The bridge initializes any registered RCTBridgeModules automatically, however you may wish to instantiate your own module instances (so you may inject dependencies, for example).
You can do this by creating a class that implements the RCTBridgeDelegate Protocol, initializing an RCTBridge with the delegate as an argument and initialising a RCTRootView with the initialized bridge.
Note that the constants are exported only at initialization time, so if you change
Enums that are defined via
NS_ENUM cannot be used as method arguments without first extending RCTConvert.
In order to export the following
You must create a class extension of RCTConvert like so:
You can then define methods and export your enum constants like this:
Your enum will then be automatically unwrapped using the selector provided (
integerValue in the above example) before being passed to your exported method.
supportedEvents and call
NativeEventEmitter instance around your module.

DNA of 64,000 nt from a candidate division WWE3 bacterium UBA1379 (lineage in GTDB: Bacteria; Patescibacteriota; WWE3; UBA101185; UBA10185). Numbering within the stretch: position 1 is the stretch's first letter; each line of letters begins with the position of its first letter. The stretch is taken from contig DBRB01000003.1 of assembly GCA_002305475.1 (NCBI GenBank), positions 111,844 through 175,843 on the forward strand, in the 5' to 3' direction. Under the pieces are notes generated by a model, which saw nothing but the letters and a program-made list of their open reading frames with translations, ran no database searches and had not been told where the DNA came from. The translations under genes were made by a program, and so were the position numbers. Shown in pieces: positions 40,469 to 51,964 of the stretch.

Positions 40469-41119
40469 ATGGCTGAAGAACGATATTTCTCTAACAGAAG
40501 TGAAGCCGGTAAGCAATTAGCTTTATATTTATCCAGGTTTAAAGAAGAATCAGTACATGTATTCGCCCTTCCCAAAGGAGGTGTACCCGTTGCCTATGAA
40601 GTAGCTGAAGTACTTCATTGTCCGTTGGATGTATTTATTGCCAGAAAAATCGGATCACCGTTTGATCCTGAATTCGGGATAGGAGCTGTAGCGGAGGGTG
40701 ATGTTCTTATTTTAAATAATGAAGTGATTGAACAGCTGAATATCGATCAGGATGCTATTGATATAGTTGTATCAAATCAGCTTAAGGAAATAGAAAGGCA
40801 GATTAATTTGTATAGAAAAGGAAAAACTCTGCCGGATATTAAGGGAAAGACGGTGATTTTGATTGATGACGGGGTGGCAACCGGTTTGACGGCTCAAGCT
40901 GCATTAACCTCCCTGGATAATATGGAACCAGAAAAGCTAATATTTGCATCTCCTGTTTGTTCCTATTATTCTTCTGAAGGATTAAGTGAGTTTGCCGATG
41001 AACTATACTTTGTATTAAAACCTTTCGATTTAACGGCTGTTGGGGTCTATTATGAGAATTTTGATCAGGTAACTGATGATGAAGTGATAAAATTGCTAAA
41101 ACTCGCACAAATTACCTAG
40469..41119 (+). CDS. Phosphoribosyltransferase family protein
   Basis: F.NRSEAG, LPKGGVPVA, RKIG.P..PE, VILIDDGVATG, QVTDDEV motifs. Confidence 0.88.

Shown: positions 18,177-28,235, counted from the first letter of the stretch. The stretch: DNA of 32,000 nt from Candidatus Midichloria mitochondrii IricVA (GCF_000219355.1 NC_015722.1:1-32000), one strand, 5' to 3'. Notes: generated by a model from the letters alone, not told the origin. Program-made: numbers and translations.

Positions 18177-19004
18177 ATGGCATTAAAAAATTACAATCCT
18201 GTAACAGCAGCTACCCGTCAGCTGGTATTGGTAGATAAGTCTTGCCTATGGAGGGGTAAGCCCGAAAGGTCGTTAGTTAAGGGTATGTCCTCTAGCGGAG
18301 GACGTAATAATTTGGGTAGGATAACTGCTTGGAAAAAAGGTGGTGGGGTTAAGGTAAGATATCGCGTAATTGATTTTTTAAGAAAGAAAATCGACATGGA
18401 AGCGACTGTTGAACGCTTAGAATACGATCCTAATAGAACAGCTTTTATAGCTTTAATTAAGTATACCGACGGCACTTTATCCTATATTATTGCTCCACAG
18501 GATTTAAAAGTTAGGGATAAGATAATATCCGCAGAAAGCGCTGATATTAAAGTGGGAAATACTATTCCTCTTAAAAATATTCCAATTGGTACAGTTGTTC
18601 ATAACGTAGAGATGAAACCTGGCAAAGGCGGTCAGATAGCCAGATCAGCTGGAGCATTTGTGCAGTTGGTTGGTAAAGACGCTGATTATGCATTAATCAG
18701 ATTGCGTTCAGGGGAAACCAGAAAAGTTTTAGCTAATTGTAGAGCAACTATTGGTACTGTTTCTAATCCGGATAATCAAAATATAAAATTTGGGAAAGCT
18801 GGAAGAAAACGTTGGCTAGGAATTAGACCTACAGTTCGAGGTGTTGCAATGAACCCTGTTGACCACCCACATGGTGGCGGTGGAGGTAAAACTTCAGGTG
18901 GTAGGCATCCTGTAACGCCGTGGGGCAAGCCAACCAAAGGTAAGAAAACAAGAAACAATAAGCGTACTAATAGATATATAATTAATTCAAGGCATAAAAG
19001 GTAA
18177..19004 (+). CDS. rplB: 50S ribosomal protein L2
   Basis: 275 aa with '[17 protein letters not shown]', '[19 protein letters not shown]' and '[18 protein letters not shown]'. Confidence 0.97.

You will receive a warning if you expend resources unnecessarily by emitting an event while there are no listeners. To avoid this, and to optimize your module's workload (e.g. by unsubscribing from upstream notifications or pausing background tasks), you can override
stopObserving in your
Swift doesn't have support for macros so exposing it to React Native requires a bit more setup but works relatively the same.
Let's say we have the same
CalendarManager but as a Swift class:
NOTE: It is important to use the @objc modifiers to ensure the class and functions are exported properly to the Objective-C runtime.
Then create a private implementation file that will register the required information with the React Native bridge:
For those of you new to Swift and Objective-C, whenever you mix the two languages in an iOS project, you will also need an additional bridging file, known as a bridging header, to expose the Objective-C files to Swift. Xcode will offer to create this header file for you if you add your Swift file to your app through the Xcode
File>New File menu option. You will need to import
RCTBridgeModule.h in this header file.
You can also use